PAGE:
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Fighting Talk

The following is an opinion on British management culture. “Short Sighted, Short-Termists, or Long-Term, Growth Visionaries”. If the first couple of words hadn’t given an indication that further language with a hint of ‘step into the executive car park and say that again, would you?’ might be about to follow, here are more words from the same source:


The prevailing managerial bias towards cost efficiency is seriously harmful to corporate performance.”

It’s the actual source that’s possibly surprising: step forward the Chartered Management Institute, who are currently working with the All-Party Parliamentary Group on Management (APPG) to report on the state of British Management. If provocative thinking is to your taste, I’d suggest you download the three currently available PDF documents from the CMI website:

I was aware of the Parliamentary Commission from the ever-reliably informative Flip Chart Fairy Tales, where Rick (its writer) appears to be witnessing green shoots. Not so much in the economy – although he plainly recognises the need for them and no doubt has his fingers crossed – but in the weight, credence and percentage of ear-time that might be afforded to HR. (And yes, I nearly did type ‘going forward’ then.) Although he is a man often drawn to charts and graphs (in this case, the impact of healthcare productivity on public sector net debt), it was a paragraph of his piece People Management moves centre-stage that struck more of a chord with me:

The difference between annual productivity improvements of 2.2 percent (the OBR’s Central Projection) and 1 percent might not sound like much but, over time, the fiscal impact is huge. True, some of this is, as with most public services, is dependent on political decisions but much of it is a people management challenge.”

The Commission will undoubtedly have its work cut out. Even a fairly casual sortee across some of the more relevant corners of the Internet reveals a raft of topics that will no doubt head their way:

  • “Staff working in the frontlines of business have great faith in their workmates, with fewer than one in 10 saying they don’t trust their colleagues. But that level falls the higher up the management chain you go. While eight out 10 gave their backing to line managers, just three out of 10 believe in their top bosses when they look towards the executive suite. (Daily Telegraph, October 2013)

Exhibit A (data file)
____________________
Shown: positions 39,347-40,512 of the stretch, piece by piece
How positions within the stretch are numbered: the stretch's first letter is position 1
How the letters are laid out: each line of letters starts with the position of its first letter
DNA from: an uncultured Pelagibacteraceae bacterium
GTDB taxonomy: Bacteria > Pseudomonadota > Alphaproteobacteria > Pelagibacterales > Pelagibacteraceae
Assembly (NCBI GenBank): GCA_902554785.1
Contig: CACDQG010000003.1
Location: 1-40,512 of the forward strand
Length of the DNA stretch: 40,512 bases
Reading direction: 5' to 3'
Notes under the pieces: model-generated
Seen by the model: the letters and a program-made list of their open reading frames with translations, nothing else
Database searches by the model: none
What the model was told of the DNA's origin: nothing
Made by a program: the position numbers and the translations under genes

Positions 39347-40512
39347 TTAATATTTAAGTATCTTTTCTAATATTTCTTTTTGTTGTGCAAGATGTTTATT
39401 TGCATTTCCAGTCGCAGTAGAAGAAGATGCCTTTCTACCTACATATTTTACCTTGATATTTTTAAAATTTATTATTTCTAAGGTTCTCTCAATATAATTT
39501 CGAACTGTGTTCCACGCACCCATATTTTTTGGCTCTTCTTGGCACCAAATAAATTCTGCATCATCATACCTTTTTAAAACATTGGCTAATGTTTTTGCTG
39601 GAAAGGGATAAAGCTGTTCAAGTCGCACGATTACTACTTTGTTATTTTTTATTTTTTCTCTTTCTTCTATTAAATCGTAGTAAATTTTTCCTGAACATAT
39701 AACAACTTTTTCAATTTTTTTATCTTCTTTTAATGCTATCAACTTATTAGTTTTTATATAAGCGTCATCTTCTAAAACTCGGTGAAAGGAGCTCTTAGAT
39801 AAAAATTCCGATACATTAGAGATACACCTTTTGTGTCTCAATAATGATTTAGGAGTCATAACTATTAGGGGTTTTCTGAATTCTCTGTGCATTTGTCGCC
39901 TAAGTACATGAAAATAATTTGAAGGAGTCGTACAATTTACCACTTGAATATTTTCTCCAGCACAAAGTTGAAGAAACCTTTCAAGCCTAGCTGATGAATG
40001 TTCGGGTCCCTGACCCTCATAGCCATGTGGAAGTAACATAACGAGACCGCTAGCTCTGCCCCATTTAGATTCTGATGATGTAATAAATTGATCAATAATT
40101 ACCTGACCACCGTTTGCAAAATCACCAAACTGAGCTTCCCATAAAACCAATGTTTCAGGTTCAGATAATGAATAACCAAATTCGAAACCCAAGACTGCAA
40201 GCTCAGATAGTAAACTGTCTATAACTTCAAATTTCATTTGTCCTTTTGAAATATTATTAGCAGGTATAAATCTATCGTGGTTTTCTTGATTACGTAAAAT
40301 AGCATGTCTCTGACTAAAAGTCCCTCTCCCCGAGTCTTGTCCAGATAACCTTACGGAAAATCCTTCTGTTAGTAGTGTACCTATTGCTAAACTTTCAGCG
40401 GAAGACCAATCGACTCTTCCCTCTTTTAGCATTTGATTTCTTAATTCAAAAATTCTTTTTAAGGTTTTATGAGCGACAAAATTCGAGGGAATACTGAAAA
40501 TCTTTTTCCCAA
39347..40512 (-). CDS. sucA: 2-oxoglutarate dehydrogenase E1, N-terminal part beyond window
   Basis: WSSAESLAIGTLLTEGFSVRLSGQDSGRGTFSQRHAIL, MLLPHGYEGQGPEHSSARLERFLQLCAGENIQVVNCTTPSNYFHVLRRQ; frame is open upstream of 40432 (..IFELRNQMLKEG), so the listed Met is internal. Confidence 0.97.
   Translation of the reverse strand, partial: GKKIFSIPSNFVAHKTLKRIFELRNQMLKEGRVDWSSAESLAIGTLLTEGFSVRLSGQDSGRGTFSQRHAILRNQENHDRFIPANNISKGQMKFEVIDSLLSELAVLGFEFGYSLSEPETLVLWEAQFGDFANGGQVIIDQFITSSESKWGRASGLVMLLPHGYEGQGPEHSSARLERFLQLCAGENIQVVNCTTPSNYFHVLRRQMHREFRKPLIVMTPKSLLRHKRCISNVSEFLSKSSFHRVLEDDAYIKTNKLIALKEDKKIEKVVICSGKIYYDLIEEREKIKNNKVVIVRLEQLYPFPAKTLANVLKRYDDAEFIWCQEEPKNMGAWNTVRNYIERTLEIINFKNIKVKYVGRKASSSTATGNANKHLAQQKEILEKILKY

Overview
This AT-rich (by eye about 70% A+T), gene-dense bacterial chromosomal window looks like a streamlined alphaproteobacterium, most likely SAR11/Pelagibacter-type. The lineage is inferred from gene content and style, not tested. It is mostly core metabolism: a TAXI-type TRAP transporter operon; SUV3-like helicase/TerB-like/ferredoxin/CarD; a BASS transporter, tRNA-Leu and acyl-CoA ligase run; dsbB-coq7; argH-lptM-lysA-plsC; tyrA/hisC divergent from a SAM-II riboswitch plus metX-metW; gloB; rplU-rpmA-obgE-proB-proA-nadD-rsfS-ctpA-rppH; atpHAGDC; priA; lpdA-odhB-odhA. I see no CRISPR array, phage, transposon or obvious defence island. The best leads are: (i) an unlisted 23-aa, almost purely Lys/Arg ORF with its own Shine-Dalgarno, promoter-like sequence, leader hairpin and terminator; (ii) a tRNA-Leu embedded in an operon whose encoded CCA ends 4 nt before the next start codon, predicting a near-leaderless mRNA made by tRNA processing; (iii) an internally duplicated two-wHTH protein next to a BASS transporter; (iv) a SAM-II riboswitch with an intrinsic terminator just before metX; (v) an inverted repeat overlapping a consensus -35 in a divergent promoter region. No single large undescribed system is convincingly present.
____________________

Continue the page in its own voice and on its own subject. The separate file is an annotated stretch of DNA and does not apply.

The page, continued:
• Ineffective management is estimated to be costing UK businesses over £19billion per year in lost working hours (BIS: Leadership & Management In The Uk – The Key To Sustainable Growth, July 2012) (PDF)
  • 43% of UK managers rate their own line manager as ineffective – and only one in five are qualified (ibid)
  • The survey found considerable levels of investment by organisations in MLD. The average spend per manager, per annum, is £1,414. High performing organisations invest 36 per cent more than low performing organisations (£1,738 compared to £1,275). […] Public sector organisations spend on average £1,515 per manager per year, while private sector organisations spend £1,416 and not-for-profit sector organisations spend £1,133. Public sector managers report receiving the most types of MLD in the last three years, with an average of 6.5. Not-for-profit sector managers received on average 5.9, while private sector managers received 5.8. (CMI: Business Benefits of Management and Leadership Development)

You can register at the CMI website to receive regular updates, and we’ll keep an eye on their progress. Like Rick, we welcome the rising prominence of CIPD in terms of media profile and in being called upon to comment on HR issues rather than, as he puts it, “Pandora Knownothing-Smythe from GodKnowsWhat organisation”.

The recent comment on management culture and its impact that caught our intention was, however, David Dimbleby in a Daily Telegraph interview:

The language of management speak has seeped into key bits of the BBC where it shouldn’t exist. And the whole language that John Birt introduced of commissioning processes and dividing up things that had been united took hold, and what got lost was some of the direct responsibility for things, which is why we had this catastrophe last year and earlier this year where the habit of leading had given way to constant buck-passing. People get promoted for speaking the language of outreach. Nobody seems to be able to do anything to turn people back into human beings who can talk directly to each other. They are compelled by organisational structures.”

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